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AriAnA Gillis Out of the fog, Shooting for the stars BArBershoppers Preparing for Canada's 150th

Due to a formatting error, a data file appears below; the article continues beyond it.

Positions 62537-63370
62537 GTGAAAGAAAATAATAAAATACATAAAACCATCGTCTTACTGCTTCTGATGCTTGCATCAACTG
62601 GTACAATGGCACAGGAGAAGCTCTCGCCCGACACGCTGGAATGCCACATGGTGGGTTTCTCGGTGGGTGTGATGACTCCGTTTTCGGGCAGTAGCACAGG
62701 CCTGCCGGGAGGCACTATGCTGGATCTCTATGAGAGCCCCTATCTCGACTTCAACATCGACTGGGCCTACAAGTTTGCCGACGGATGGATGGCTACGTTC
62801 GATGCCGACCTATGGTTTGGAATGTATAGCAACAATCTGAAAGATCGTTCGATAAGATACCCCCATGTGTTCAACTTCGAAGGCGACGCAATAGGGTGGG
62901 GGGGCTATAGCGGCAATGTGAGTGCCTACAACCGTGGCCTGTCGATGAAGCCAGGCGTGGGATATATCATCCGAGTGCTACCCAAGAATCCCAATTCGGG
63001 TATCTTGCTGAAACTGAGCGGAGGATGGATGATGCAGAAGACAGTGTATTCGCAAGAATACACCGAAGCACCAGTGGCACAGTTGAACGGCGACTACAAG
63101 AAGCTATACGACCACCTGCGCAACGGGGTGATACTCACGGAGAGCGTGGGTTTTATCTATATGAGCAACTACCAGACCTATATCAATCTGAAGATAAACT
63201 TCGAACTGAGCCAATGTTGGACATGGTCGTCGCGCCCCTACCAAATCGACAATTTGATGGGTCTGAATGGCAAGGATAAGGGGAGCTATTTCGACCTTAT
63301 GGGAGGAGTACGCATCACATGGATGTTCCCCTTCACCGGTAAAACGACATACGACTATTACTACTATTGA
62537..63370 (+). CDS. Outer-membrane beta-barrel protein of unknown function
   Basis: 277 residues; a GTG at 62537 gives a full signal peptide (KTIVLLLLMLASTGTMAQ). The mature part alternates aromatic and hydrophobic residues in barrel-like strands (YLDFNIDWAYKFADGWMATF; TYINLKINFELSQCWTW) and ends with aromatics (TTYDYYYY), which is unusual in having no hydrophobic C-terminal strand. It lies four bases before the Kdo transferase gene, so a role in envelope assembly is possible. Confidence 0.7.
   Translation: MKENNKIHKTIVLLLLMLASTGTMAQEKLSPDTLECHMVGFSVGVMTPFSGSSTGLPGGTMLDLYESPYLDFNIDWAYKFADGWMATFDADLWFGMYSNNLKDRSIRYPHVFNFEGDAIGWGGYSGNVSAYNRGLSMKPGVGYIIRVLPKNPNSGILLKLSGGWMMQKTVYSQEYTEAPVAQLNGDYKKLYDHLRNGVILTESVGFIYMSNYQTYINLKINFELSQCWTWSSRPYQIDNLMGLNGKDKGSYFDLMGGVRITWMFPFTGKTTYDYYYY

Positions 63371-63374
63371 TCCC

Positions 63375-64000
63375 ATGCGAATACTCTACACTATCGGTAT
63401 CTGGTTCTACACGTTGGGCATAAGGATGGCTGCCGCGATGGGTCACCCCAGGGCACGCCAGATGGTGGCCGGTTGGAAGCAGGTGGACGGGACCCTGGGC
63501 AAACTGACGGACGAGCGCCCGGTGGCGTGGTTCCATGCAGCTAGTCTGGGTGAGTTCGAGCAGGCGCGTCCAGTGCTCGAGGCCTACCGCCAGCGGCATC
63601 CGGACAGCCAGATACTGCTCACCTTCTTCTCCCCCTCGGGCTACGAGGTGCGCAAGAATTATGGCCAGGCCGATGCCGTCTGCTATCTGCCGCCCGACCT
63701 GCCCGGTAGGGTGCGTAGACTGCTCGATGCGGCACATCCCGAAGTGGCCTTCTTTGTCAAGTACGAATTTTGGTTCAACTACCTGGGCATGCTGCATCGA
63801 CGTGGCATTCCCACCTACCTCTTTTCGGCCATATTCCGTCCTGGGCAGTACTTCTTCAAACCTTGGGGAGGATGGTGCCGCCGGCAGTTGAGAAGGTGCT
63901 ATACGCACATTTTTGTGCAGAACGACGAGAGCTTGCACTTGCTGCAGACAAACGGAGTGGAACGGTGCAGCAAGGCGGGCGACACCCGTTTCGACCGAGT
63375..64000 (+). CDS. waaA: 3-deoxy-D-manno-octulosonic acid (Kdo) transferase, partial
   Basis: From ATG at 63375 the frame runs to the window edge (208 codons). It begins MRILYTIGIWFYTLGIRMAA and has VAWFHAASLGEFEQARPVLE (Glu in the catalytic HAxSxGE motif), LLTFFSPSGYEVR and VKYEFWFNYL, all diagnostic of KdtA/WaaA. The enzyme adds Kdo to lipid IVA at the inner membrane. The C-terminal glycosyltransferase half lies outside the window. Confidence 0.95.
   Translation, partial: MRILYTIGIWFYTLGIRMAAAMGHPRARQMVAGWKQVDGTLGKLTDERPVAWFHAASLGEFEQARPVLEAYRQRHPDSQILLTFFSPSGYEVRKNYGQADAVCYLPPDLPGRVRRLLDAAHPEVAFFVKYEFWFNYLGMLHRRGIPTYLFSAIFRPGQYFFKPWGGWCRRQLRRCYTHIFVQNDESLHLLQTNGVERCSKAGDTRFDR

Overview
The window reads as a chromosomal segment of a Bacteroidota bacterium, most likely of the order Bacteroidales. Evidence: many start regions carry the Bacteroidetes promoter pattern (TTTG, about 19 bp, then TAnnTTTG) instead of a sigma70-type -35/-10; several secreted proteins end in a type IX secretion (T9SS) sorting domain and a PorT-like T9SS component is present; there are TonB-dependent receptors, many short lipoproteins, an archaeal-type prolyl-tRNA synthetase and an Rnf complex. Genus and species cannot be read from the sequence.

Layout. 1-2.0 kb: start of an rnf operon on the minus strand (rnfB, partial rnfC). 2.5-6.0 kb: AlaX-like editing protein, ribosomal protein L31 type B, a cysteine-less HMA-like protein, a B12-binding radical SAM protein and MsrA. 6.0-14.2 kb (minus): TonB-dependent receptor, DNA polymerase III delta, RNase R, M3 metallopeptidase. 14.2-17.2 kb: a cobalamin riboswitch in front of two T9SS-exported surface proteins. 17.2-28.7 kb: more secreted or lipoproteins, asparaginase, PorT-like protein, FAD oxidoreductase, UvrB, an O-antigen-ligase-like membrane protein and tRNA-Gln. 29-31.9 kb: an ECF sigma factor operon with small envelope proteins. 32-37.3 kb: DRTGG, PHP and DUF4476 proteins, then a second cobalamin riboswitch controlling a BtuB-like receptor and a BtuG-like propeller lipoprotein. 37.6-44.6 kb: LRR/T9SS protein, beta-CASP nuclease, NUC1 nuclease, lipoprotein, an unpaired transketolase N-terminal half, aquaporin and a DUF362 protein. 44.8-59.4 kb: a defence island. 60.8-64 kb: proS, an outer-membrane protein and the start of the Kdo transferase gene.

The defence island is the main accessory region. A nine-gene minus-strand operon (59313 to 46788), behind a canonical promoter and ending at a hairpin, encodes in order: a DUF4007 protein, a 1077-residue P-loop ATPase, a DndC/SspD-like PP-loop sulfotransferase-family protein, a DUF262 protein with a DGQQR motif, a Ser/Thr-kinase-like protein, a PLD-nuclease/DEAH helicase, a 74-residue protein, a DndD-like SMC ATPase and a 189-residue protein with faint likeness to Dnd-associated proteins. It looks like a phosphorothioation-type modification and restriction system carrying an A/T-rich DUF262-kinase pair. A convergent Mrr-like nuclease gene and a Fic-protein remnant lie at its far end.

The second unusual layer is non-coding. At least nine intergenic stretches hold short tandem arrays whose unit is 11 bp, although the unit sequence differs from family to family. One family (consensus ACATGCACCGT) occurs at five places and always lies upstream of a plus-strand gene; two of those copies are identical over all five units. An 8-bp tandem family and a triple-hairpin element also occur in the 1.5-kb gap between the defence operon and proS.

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As I spoke to Ariana Gillis about her trials and tribulations after sustaining a serious concussion last November, I related to every word she uttered. Headaches, acute sensitivity to light and sound, exhaustion... no fun at all, basically. Full marks to her at staring down her affliction and titling her upcoming album Head full of Stars. I feel ya, sister. Having been down that road myself years ago when I was run over by a cab in a crosswalk in Ottawa, it was easy to feel exactly what she was talking about. Time is the only remedy...if that works. If not, well, that’s another story. As to her skill and future, as music industry critic Dave Marsh noted, that will come down to a series of choices she makes in the next few years. To say Marsh (you have to read the story) is a fan would be the understatement of the year. When the first impression of anyone gets compared to the first time they laid eyes on The Boss, aka Bruce Springsteen for you non-rockers out there, I mean, come on. Seriously? That is top-of-the-food chain stuff right there, people. I have not seen Ariana play live for about a dozen years, going back to her opening gig for her dad at Zooma Zooma Cafe. I can recall going down there to shoot some photos on a Friday night when her dad, David, was the “headliner”. I am looking forward to seeing her again and wish her every bit of success as she continues to push on through the stars. Check the story out. Local residents can help the young lady out and hit the heights for which others clearly believe she is destined. On another singing note, a shout out to the Niagara Gateway Harmony, formerly the Grimsby Barbershoppers, as I first knew them. This bunch of characters have been entertaining in the area for five decades, and they deserve a great deal of credit for that. I have covered their events likely 30-plus times over the years, from the Christmas gigs to the shows at the seniors centre and their Valentines drop-ins. They have always been a class act and bring a different type of notoriety to our community. When I addressed the essence of ClubWest, the fact this area here in Niagara West is unique and very desirable in which to live, the efforts of niche groups like this are what add up to make it so. Publisher, ClubWest Magazine Mike Williscraft